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Graphical Solution of Array Problems

Author: Edmund A. Laport

Once the patterns are calculated for each pair with their correct relative field-strength values for a particular ratio of pair amplitudes, they can be separately plotted in rectangular coordinates on semitransparent graph sheets. They can then be superimposed and examined. If each pattern can be drawn with the axis of each array as zero azimuth reference, the coincidence of these axes would show the possibilities of one limit of the array when the parallelogram is squashed into a single line. By sliding one pattern with respect to the other along the azimuth scale, one is effectively rotating the angle βx between the pair axes. For this purpose, one of the pair patterns should be repeated from 360 to 720 degrees so that there is no break in the one pattern as it is slid along over the other. It is also helpful, in locating null angles, to draw the pattern for the second pair with inverted polarity with respect to the first, because then there will

FIG. 2.48. Example of pattern from two crossed pairs forming a parallelogram array.

be a null indicated directly by the intersection of any point on one pattern with that of the second - points of equal fields but opposite polarity. This graphical method is one way of searching for a possible solution of a given allocation problem. Its advantage is that all possible effects of varying the angle between any two trial pairs can be examined very quickly. One can also form some qualitative idea of the effects of changing the current ratio between the pairs, thus often indicating possible solutions in this direction. This method reduces the number of tries that may be necessary to find the required array specifications for a desired arrangement of nulls and maximums in the final pattern. The person who must frequently solve such problems finds it advantageous to plot all such patterns in a uniform manner and accumulate them over a period of time. Then when a new problem arises, the stock of ready-made patterns leaves only the procedure of superimposing them before a bright light. The inversion of polarity of the lobes can be accomplished by turning a sheet over.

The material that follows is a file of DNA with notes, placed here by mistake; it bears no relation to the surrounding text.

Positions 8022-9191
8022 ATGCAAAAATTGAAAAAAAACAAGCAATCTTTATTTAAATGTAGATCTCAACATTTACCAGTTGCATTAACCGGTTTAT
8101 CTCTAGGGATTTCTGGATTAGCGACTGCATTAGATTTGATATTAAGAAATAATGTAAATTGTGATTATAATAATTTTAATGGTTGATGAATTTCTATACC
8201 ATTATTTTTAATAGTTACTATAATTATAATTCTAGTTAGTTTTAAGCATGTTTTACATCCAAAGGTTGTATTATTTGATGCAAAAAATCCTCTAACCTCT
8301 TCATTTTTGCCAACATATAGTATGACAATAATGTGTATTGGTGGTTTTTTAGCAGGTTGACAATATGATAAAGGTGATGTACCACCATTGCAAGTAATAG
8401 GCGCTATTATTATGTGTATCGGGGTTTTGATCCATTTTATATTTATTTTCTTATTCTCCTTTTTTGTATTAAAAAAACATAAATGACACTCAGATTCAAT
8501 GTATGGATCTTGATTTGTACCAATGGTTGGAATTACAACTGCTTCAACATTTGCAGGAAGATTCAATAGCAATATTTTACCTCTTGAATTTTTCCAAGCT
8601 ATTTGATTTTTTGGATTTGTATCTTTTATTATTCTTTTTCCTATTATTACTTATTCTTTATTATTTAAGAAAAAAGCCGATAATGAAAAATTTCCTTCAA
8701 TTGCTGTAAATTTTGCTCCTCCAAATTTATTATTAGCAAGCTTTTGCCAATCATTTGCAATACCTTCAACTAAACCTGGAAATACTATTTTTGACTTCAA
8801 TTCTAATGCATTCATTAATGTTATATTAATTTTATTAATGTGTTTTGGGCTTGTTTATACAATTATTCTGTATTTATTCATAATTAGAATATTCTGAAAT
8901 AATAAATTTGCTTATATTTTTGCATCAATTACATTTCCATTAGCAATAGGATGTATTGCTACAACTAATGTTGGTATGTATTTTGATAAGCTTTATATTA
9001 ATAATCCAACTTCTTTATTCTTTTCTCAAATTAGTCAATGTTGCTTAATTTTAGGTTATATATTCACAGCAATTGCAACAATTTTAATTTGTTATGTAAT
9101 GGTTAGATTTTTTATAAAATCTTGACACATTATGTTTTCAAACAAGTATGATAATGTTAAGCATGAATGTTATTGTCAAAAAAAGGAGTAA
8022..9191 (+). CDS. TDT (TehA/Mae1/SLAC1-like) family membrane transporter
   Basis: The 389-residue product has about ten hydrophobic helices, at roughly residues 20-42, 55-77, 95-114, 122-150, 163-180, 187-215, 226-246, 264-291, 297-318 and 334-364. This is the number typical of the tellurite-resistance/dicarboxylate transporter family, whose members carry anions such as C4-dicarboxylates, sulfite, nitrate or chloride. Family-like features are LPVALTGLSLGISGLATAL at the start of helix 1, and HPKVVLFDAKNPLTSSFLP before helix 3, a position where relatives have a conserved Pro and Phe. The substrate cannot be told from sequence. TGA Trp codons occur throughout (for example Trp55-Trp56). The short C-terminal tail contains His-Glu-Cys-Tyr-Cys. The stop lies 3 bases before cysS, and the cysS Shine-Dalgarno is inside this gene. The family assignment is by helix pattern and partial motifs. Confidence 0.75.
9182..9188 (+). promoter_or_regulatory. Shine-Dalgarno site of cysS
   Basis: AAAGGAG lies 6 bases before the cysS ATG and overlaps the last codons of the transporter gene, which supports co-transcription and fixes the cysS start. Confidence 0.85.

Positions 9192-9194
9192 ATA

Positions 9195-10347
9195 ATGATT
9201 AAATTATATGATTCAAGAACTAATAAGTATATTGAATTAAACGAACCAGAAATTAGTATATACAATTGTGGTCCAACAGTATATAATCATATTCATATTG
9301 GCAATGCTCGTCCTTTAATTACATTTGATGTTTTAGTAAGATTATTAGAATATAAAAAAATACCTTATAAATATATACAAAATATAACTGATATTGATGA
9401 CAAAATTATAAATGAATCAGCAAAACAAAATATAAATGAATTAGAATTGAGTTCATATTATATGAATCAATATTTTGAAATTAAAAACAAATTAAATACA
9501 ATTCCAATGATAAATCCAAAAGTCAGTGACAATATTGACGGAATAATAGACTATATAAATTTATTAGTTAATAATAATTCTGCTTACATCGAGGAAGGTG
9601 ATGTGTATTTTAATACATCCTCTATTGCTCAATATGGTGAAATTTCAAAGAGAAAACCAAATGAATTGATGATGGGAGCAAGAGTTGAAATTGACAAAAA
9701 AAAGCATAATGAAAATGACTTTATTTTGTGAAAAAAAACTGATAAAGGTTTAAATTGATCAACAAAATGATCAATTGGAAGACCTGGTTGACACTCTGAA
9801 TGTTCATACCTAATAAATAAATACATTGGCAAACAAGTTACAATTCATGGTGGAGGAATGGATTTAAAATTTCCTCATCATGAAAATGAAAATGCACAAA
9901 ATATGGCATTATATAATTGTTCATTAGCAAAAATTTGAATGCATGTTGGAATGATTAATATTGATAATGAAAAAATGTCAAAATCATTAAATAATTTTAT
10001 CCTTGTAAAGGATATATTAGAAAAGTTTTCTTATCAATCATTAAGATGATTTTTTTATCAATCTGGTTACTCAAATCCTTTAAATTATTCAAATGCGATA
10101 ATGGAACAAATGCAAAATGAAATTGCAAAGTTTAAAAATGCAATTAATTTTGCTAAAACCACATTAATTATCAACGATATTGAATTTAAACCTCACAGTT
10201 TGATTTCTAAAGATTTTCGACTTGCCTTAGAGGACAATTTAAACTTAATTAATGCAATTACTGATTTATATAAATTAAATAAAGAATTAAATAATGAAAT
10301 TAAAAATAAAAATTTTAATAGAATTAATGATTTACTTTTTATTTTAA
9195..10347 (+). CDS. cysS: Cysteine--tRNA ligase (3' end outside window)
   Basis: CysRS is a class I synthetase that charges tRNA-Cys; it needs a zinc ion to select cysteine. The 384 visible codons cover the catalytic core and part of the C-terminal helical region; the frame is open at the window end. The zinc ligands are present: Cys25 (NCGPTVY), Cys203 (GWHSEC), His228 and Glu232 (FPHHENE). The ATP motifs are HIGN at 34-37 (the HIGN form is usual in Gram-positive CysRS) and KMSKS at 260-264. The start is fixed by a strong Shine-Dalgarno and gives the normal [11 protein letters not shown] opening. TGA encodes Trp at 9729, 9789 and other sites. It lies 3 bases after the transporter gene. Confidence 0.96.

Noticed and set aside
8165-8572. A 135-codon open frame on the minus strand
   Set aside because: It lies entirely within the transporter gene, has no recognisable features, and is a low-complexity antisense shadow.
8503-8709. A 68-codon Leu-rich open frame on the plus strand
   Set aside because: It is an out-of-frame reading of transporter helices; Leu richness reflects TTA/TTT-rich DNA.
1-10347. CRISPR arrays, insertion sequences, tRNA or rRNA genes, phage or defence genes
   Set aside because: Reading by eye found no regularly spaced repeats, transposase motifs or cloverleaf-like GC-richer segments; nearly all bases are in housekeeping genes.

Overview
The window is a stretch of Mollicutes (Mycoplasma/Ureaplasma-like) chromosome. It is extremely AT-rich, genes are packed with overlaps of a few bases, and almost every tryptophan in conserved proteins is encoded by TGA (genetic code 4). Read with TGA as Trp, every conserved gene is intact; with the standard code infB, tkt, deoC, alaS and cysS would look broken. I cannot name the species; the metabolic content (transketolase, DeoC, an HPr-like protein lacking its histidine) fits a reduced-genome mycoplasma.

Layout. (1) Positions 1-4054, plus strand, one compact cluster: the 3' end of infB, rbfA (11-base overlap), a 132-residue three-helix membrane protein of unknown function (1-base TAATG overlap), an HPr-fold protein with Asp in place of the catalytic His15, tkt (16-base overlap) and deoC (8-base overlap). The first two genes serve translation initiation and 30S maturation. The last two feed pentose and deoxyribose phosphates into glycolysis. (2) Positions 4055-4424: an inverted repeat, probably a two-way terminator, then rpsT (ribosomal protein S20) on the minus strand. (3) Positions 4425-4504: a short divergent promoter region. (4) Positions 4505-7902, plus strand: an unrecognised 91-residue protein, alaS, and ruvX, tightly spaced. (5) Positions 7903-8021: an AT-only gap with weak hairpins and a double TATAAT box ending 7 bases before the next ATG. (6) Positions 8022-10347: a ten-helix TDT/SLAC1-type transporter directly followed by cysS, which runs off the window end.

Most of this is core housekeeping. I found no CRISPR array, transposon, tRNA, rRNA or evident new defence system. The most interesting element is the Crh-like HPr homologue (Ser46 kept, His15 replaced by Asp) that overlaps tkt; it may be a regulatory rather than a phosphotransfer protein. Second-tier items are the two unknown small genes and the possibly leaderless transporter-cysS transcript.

When the graphical method reveals a solution, an accurate recomputa-tion can be made from the indicated array parameters.

Figure 2.48 demonstrates an overlay of two pair patterns from which the resultant pattern can be plotted directly with a pair of dividers, using the distance between the curves for each azimuth. It is seen that zeros occur at 171, 282, 298, and 334 degrees and that very low fields exist between 275 and 336 degrees, not exceeding 2.9 percent of the maximum lobe through this interval of 61 degrees. The polar resultant pattern is given in Fig. 2.49.

This example was chosen to illustrate a further point of importance in making this kind of synthesis: by choosing pair patterns that cancel over a wide range of angles the resulting pattern can be made to suppress radiation over a wide angle.

In general, parallelogram arrays have azimuthal patterns derivable from the following equation:


In this equation A and B are scalar coefficients for the maximum field strength for the pattern of each pair, the other symbols being the same as those previously introduced.

It must now be apparent that a parallelogram array degenerates into a three-element array as the minor axis approaches zero (a single central radiator). On the other hand, as βx approaches zero, the parallelogram again degenerates into a four-element linear array, with one pair inside the other if S1 <> S2.

The parallelogram array is composed of only two cocentered pairs. Obviously more than two cocentered pairs could be employed to form still more extensive possibilities for radiation patterns, using the same method of pattern synthesis as developed for the two-pair system. A fifth radiator located at the geometric center of the array and at 0 reference phase will provide additional pattern possibilities.

Fig. 2.49 : Polar resultant pattern redrwan from Fig. 2.48

Last Update: 2011-03-19